The Newspaper Guild-CWA, the News Media Guild representing AP journalists and the Seattle-based Pacific Northwest Guild are disgusted and outraged by the revelation this week that the FBI posed as The Associated Press in planting an online story to catch a teenage bomb threat suspect in 2007.
Even worse, the FBI is expressing no regret or any real understanding that misappropriating the news service, putting their credibility at risk, was unethical.
The FBI is denying initial reports that it planted the story on a fake Seattle Times website, saying that only been a “suggestion” while planning the sting.
As revealed in documents obtained by the San Francisco-based Electronic Frontier Foundation, the FBI sent a link to the suspect’s MySpace page. When he clicked to read the fake AP story, it triggered spyware that led to his location and arrest. The suspect was a Seattle-area 15-year-old boy.
As the Times editorial board pointed out this week, agents have many tools at their disposal that don’t compromise the integrity of journalists or their organizations. Trickery with freebies such as concert tickets and video games could have been used to lure a suspect out of hiding.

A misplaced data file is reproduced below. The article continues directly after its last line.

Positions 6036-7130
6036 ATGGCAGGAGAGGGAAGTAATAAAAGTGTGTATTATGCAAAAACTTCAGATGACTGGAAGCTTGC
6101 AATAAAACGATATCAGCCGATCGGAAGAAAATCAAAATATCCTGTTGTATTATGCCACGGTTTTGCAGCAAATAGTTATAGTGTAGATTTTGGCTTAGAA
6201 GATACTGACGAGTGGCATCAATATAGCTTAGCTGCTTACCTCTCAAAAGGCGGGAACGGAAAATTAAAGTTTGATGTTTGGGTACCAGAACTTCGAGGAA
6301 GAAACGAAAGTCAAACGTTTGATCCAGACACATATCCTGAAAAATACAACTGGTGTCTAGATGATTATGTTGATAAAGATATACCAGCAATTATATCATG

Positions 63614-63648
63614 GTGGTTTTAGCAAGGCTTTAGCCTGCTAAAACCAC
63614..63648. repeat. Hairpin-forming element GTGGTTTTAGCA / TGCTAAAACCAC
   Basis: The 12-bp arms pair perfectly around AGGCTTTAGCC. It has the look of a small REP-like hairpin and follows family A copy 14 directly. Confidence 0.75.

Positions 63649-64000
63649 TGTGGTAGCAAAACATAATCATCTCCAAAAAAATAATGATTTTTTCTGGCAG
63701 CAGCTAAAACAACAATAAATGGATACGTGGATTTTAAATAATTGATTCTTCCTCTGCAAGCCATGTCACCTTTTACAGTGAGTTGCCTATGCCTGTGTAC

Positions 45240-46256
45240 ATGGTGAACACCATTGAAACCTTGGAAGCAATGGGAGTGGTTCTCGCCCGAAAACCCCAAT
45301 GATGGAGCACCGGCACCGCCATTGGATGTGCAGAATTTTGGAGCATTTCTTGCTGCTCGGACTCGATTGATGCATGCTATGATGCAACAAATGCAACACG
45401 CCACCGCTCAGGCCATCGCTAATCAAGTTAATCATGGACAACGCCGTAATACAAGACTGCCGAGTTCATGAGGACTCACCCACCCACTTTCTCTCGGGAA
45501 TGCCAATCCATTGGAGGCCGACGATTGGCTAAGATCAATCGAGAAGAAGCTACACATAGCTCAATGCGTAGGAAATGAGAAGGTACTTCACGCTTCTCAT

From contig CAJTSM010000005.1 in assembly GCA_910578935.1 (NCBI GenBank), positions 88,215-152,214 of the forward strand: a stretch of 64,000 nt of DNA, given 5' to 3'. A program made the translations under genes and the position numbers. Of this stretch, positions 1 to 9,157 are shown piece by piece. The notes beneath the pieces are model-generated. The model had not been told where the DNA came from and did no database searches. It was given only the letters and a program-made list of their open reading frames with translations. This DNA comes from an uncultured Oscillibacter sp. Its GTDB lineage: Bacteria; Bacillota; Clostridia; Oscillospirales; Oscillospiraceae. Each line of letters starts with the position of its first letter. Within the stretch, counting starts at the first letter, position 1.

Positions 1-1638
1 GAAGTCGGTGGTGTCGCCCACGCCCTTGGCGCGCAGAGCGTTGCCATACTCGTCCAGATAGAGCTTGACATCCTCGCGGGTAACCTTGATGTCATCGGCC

In that editorial, the Times posed two questions to Seattle’s lead FBI agent and FBI Director James Comey: How often do agents appropriate media company identities and when will they stop? We want those answers, too.
Journalists earn the public’s trust by serving as a community’s eyes and ears, as watchdogs who can be relied on to expose government wrongdoing. Any hint that a journalist or news organization is aiding law enforcement damages their reputation as an objective, trustworthy source of news.
Freedom of the press means independence at all times from government intrusion. The FBI’s behavior adds to a disturbing and growing list of government actions that are threatening the ability of journalists to do their jobs. We will not stand for it.
Formed by newspaper journalists in 1933, The Newspaper Guild-CWA, also known as NewsGuild-CWA, represents 25,000 media and other workers in the United States, Canada and Puerto Rico.